Caveats mean nothing if the anecdotes in your presentation prime people to ignore abuse.
These sermons made fun of women who called their husbands abusive, and invited the congregation to laugh at such women. Eggerichs said in these sermons that ALL MEN will be called abusive, thus priming people to think that if a woman says her husband is abusive, that her husband is no different than any other husband. And he used very violent examples and violent body language to say, “this is just normal in marriage.”
That is dangerous.
I hope people can see this.
I called and emailed Houston’s First Baptist Church after these sermons went online, because I was contacted by people who were in those sermons and who were concerned. Houston’s First Baptist has, to date, never returned my calls or emails, and these sermons are still up on their YouTube channel and their church’s website.
How You Can Help
Please share this post on social media, and tell people about it.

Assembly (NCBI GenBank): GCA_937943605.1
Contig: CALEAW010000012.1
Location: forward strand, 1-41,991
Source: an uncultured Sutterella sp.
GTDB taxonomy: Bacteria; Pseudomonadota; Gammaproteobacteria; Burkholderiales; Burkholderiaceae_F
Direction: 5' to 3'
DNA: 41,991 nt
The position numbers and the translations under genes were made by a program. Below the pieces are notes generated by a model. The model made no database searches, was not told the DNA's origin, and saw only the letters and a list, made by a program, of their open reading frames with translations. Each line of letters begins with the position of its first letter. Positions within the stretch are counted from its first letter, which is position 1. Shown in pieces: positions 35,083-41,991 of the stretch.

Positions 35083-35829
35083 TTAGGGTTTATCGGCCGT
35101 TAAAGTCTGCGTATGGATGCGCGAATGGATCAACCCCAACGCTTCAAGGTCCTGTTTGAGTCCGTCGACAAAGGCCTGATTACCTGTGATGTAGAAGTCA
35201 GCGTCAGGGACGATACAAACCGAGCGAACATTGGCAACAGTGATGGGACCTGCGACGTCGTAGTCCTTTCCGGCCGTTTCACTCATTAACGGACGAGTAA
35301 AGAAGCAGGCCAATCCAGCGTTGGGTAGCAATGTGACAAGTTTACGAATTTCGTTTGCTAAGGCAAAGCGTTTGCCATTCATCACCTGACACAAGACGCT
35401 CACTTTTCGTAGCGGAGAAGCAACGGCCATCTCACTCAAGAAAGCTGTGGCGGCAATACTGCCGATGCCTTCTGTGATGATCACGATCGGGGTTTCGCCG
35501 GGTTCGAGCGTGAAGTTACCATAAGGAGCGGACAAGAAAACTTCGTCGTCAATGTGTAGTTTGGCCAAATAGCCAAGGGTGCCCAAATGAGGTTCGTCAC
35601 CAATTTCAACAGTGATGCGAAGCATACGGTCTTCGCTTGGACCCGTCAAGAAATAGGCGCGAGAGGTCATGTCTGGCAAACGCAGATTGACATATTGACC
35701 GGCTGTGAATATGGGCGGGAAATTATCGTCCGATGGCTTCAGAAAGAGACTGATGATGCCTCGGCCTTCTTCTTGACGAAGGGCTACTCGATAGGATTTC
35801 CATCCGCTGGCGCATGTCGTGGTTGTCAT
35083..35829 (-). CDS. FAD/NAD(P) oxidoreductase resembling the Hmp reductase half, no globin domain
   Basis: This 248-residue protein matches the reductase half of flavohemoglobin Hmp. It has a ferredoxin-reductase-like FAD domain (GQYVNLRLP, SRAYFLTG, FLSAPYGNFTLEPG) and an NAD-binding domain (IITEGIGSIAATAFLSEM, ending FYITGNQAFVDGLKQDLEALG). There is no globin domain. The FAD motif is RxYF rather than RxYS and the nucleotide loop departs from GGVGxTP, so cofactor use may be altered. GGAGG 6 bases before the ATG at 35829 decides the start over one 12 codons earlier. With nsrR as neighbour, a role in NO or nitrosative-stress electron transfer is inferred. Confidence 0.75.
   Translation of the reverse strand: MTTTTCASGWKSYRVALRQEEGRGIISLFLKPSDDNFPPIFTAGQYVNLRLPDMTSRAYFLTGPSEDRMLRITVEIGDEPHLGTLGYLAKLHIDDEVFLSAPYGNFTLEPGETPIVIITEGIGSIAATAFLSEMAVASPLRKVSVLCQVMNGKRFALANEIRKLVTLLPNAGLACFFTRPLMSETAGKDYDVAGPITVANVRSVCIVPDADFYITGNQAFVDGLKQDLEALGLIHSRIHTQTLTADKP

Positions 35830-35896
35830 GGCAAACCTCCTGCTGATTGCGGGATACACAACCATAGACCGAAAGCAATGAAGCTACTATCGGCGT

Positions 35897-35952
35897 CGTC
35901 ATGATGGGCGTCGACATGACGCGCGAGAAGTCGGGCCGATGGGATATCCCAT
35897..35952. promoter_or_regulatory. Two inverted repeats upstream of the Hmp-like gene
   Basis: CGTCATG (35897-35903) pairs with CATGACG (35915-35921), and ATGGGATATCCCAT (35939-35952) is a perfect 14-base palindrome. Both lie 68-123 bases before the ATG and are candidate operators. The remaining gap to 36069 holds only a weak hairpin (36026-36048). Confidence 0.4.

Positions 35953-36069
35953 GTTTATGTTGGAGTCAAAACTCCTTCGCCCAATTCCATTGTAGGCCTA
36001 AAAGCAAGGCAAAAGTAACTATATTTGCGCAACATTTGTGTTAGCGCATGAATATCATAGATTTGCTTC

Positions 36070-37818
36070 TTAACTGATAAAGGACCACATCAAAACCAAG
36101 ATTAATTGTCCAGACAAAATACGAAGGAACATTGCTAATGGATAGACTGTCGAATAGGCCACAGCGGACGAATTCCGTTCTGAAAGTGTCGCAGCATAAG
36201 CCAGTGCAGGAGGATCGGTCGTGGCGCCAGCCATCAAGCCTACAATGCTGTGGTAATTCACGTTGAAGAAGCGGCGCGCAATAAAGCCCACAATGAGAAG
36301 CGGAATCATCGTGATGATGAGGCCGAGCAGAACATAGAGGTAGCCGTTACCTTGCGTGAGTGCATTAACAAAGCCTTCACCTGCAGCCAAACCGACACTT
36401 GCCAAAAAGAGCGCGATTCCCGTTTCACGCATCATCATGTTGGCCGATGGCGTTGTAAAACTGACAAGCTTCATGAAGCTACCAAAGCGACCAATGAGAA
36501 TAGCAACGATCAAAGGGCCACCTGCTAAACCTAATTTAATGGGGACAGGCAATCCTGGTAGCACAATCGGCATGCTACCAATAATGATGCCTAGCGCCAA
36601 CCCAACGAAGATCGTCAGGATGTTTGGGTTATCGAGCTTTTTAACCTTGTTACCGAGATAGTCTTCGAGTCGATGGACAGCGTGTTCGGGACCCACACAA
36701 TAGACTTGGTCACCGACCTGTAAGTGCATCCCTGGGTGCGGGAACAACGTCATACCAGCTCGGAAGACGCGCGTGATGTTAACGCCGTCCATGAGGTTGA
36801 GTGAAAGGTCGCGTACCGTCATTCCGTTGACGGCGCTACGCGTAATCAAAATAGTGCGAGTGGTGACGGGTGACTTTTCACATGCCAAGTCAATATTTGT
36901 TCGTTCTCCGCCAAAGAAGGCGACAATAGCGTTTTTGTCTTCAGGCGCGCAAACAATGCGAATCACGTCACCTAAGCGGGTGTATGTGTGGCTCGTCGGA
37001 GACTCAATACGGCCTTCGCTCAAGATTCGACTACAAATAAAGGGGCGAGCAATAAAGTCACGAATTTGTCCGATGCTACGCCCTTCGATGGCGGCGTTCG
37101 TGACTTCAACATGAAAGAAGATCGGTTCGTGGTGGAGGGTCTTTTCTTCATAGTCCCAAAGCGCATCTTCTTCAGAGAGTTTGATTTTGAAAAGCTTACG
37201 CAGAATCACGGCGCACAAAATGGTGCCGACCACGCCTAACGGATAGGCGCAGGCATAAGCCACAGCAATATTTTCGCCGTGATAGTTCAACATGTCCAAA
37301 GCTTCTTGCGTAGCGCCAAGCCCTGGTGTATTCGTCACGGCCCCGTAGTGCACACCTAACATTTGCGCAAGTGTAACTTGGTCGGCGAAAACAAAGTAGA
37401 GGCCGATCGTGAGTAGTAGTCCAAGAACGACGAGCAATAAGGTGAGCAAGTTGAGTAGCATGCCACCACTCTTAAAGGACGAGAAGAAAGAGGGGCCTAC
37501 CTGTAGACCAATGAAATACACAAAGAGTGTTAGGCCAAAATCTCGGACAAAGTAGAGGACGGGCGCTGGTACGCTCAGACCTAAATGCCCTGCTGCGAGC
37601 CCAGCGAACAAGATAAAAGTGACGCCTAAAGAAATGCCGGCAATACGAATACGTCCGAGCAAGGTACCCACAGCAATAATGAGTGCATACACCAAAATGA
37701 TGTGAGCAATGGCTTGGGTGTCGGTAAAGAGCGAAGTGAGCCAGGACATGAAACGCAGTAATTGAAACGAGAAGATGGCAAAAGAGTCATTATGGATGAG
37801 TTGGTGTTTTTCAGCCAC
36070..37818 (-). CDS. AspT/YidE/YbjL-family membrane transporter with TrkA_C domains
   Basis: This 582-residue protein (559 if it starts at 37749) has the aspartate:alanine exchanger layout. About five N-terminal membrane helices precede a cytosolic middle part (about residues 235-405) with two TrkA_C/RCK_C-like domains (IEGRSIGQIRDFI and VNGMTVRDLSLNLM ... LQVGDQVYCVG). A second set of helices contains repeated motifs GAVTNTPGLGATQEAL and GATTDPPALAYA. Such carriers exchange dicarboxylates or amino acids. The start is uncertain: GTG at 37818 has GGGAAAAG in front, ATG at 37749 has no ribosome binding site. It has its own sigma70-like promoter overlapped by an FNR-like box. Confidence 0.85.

The old video that they put a copyright infringement on had had 3,600 views at the point of the DCMA take down order. In the last 18 hours, my posts about this on social media have been seen by 82,000, with 15,700 people engaging. The more people who see this, the more authors and speakers like this will understand that if they try to silence or threaten me, it will turn out badly. So please help get the word out for my sake, but more importantly, so that we can change the conversation in the evangelical church. This should never be acceptable anymore.
What do you think about the sermon clips (or the whole thing if you watched it)? Did anything stand out to you? Let’s talk in the comments!
Other Posts in our Love and Respect Series:
- THE MUST READ: An Open Letter to Focus on the Family about Love & Respect and Emerson Eggerichs
- A Review of Love and Respect: How the Book Gets Sex Horribly Wrong
- Love and Respect: Why Unconditional Respect Can’t Work
- The Ultimate Flaw in the Book Love and Respect: Jesus Isn’t at the Center
- Dissecting a Sermon Series where Emerson Eggerichs Gaslights Abuse Victims
- Is It Okay if Christian Marriage Books are Just a Little Bit Harmful?
- PODCAST: Why Unconditional Respect Isn't a Thing (and how the verse the book is based on, and the survey data the book is based on, don't hold water).
- PODCAST: An Example from Eggerichs' blog of Eggerichs Gaslighting Women (we work through line by line)
- PODCAST: Our Love & Respect Wrap Up
- I’m Passing the Torch on Love & Respect. 10 Ways You Can Pick it Up